The Appraiser is suitable for characters from 7th to 17th level. At 17th level, the appraisal cost would be 5,000 gp, the exact amount of the boon gained by hitting the hard DC. Still, if the hard DC isn’t reached, that character would be out 4,000 gp, and that might bruise the purse, even at that level. If they don’t even make the DC of the middle item, they’d be out even more. If a character was higher than 17th level, they would be losing money no matter what the outcome (until we publish a higher level Caravan Appraiser that is!). A character of 6th level is going to have a pretty mediocre chance of even hitting the lower level item’s DC, and at 168 gp for the service, they’d still be losing out quite a bit.

The Appraiser uses an idea of fixed DCs and comparable fixed rewards instead of variable DCs that might scale better in level, therefore, tread carefully and give the players a decent explanation of the risks. In essence, a visit with the Appraiser ends up being nothing more than a gamble, but it can still provide a character with a significant advantage when they need it, especially those versed in the ways of Dungeoneering.

So, in terms of concept the players aren’t actually gaining any value on the gems or art they found in their pile of loot, per se. The check represents  more of an abstract education of something from the Appraiser, and then taking away that knowledge for use at a later time, probably in a more dire predicament. The DCs and amount the players must pay for the expert’s services should, on average, net them a little value, but cost them a little coin.


Stand Up Like a PC and Play Your Character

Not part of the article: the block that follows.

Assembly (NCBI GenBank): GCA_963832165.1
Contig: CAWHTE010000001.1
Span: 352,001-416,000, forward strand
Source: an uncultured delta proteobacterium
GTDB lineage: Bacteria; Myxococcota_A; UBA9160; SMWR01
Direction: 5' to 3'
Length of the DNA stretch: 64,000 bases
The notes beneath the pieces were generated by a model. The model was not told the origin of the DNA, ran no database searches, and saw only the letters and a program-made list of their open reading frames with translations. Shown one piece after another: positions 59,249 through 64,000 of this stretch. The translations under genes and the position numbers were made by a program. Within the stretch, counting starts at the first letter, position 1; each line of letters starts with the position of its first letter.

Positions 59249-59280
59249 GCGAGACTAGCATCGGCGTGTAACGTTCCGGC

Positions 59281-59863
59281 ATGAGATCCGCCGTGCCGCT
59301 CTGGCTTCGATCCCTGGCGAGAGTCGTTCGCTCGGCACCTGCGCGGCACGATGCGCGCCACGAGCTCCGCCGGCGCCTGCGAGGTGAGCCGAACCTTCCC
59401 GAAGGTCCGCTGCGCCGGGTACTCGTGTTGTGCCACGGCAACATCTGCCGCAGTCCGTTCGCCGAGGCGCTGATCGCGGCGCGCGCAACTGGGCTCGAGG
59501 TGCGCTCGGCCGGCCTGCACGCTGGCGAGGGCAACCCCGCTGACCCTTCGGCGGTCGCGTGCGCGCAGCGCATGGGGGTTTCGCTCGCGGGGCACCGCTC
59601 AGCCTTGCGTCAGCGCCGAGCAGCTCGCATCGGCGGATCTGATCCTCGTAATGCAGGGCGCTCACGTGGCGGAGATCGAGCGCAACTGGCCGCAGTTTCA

I know this is a blog about D&D crunch, but it’s so hard to play the game every week and not expound on what I consider an integral part of the game. But this is Rules As UNWritten, so there’ll definitely be some crunchy cookies here at the end. If you can’t wait til the end, there’s a sample of the Personality Boons below, and you can click here for a pdf of all the cards to use in your game immediately! If you just want to see them all on their dedicated page, go here.

Personality Boons: Give them out when players typify their characters in great role playing scenes

First things first, for all you players out there: Play your freaking character. And I’m not talking about showing up with a pencil, character sheet and dice on the table, taking role appropriate actions and pulling your weight in the challenges. Don’t play the character on the sheet, play the character in the world. I’m talking about personality and how you can technically have a character on paper but a vacuous representation of them in the game world. Don’t do this people, you’ve got a great opportunity to have fun here, so never forget walk in their shoes and talk with their motivations.